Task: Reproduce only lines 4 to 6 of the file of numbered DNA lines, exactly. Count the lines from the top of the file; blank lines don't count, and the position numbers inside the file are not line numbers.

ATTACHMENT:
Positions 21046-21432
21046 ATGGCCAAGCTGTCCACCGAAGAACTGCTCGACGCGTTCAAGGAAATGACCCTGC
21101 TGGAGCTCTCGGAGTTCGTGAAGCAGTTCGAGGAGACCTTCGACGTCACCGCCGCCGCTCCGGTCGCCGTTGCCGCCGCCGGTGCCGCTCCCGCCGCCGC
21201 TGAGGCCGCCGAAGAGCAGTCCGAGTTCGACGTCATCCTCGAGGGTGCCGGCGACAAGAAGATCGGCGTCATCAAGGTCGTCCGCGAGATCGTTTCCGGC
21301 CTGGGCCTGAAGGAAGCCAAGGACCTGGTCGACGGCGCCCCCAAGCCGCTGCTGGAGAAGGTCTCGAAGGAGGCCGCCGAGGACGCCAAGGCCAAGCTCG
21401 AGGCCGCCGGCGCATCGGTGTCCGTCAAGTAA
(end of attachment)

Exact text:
21201 TGAGGCCGCCGAAGAGCAGTCCGAGTTCGACGTCATCCTCGAGGGTGCCGGCGACAAGAAGATCGGCGTCATCAAGGTCGTCCGCGAGATCGTTTCCGGC
21301 CTGGGCCTGAAGGAAGCCAAGGACCTGGTCGACGGCGCCCCCAAGCCGCTGCTGGAGAAGGTCTCGAAGGAGGCCGCCGAGGACGCCAAGGCCAAGCTCG
21401 AGGCCGCCGGCGCATCGGTGTCCGTCAAGTAA